Almost half of UK councils are yet to put cloud plans together, research finds

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Even though almost three quarters of the major UK councils say they use cloud technologies for data storage in some capacity, almost half say they are yet to formulate plans to use cloud computing.

That’s the main finding from not for profit IT service provider Eduserv, in responses provided by the top 100 councils in the UK. 44% of those polled said they did not have a strategy or IT policy in place – and of that number, only 15% say they are exploring or considering a cloud policy.

63% of councils say they have two or more on-premise data centres, and a third use no external data centres. Only 10% have a pure cloud IT model, while 93% hold all but a negligible amount of data on-premise.

Worryingly, more than a quarter (27%) of councils approached by Eduserv said they could not provide a full breakdown of where their data was held. The overall sense of the findings provide a complex landscape for councils. “Information management maturity is still relatively low in local government, which needs to be addressed in the move to digital delivery,” said Andrew Hawkins, Eduserv public sector director.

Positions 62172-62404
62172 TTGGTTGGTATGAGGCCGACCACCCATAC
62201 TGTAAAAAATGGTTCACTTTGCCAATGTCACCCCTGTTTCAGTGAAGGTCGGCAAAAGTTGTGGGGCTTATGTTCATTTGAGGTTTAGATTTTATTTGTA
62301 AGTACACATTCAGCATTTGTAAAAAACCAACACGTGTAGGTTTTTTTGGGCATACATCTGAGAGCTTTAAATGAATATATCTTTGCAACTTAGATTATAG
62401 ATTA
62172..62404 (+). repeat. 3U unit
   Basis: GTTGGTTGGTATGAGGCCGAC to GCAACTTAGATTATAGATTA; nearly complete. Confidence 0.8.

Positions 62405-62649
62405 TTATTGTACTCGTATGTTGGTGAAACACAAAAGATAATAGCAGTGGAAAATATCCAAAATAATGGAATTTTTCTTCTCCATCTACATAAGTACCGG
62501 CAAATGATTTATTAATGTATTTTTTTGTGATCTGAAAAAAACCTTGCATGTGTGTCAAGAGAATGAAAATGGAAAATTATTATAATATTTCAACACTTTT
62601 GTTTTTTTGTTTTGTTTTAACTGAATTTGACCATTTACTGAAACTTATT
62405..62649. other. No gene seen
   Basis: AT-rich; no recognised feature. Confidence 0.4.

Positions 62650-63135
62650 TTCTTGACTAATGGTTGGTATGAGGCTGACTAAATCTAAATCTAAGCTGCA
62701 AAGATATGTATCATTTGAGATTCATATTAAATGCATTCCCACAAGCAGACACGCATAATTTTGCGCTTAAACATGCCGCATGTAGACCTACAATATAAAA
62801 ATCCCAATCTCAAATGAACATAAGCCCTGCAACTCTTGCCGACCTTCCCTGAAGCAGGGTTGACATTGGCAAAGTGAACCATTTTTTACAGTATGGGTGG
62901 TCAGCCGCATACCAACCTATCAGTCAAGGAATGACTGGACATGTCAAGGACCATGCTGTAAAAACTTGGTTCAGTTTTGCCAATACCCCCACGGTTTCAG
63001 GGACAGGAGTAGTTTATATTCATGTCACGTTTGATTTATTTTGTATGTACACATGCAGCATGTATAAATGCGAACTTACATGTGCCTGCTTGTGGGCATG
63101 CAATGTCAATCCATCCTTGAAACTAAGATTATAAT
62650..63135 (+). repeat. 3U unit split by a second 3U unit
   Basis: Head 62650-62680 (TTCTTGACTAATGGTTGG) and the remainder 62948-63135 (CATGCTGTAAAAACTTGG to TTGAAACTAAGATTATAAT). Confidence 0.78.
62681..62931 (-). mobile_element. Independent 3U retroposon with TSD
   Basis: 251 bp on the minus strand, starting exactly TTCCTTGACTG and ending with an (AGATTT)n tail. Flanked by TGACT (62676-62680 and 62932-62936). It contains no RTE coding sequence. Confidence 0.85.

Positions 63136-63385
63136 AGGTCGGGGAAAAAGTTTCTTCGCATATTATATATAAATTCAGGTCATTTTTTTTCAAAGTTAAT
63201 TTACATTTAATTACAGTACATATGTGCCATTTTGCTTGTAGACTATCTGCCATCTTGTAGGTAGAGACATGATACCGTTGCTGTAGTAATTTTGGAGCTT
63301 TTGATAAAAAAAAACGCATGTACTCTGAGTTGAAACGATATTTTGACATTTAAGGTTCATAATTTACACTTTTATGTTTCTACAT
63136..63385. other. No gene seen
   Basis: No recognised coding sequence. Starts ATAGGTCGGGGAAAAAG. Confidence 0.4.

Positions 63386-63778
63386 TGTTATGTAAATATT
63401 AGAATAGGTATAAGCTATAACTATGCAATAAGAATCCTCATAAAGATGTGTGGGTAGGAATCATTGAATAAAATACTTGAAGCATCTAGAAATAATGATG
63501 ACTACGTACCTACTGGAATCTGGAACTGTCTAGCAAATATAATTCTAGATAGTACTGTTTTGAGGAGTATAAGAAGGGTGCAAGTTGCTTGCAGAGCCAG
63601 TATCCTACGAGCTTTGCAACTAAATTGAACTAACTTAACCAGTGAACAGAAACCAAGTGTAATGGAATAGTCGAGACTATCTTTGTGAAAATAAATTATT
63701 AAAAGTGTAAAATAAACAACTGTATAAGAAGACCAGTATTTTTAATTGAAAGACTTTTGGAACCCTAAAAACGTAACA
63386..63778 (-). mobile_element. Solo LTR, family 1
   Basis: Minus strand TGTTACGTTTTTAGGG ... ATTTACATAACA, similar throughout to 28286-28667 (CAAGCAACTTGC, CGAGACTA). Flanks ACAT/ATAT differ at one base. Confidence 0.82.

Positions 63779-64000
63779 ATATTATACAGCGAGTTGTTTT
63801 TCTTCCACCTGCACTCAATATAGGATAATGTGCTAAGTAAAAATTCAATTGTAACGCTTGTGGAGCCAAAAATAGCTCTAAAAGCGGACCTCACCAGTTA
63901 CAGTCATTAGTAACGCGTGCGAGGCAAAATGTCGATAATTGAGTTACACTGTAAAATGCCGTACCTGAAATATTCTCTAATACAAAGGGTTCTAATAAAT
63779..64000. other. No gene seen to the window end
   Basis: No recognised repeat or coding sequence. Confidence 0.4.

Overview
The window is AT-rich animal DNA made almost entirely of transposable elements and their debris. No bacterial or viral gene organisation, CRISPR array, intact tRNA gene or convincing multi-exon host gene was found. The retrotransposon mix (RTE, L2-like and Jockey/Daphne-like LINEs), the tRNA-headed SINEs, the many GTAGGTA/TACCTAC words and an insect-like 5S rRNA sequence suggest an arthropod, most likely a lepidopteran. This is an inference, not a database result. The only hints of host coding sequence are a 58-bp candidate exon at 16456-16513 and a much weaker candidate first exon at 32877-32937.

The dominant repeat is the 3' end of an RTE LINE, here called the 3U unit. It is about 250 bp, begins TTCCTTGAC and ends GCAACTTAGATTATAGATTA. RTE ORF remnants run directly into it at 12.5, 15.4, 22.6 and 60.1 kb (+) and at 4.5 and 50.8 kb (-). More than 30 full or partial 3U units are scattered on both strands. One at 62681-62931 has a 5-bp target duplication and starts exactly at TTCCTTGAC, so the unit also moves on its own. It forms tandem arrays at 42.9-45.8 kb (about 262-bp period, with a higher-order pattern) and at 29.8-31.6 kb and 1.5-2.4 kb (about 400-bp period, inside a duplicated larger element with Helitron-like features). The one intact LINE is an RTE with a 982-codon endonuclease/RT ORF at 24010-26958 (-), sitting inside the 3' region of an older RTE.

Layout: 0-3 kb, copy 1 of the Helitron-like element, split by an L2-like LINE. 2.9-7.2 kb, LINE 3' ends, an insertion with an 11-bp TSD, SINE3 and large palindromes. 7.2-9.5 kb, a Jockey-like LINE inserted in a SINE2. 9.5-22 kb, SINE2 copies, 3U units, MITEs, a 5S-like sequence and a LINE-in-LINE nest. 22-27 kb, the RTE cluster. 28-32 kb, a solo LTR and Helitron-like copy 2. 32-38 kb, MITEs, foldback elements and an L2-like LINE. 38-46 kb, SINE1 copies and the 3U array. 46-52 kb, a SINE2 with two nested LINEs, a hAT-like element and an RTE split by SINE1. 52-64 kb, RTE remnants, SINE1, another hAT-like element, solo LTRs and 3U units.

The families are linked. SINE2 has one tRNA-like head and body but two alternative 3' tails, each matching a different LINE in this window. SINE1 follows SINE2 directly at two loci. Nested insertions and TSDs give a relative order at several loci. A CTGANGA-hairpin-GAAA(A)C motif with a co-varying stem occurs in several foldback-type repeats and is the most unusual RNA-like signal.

Jos Creese, Eduserv principal analyst, argues the results are not especially surprising, but more can be done. “As cloud use becomes more ubiquitous, local authorities cannot afford not to have plans to ensure that it is used safely and with controls in place to ensure data is managed in a way which reduces risk,” said Creese.

“From a strategic perspective, the prevalence of on-premise IT shows that the majority of councils are still poorly positioned to exploit digital change in a way which generates both service and financial benefit,” added Creese. “If councils are to go down this path then it will be critical to address the apparent lack of clarity around where data is stored which emerged from our research.”

Writing for this publication last month, Hawkins argued organisations in the public sector needed to provide cultural, budgetary, and technical readiness before fully committing to cloud migration. “You can’t move to the cloud until you understand fully the shape of your current IT estate and the applications which support the organisation,” he wrote. “Mapping these will allow you to understand areas which are compatible and incompatible with a cloud operating model ahead of time.”

You can find out more about the report (registration required) here.

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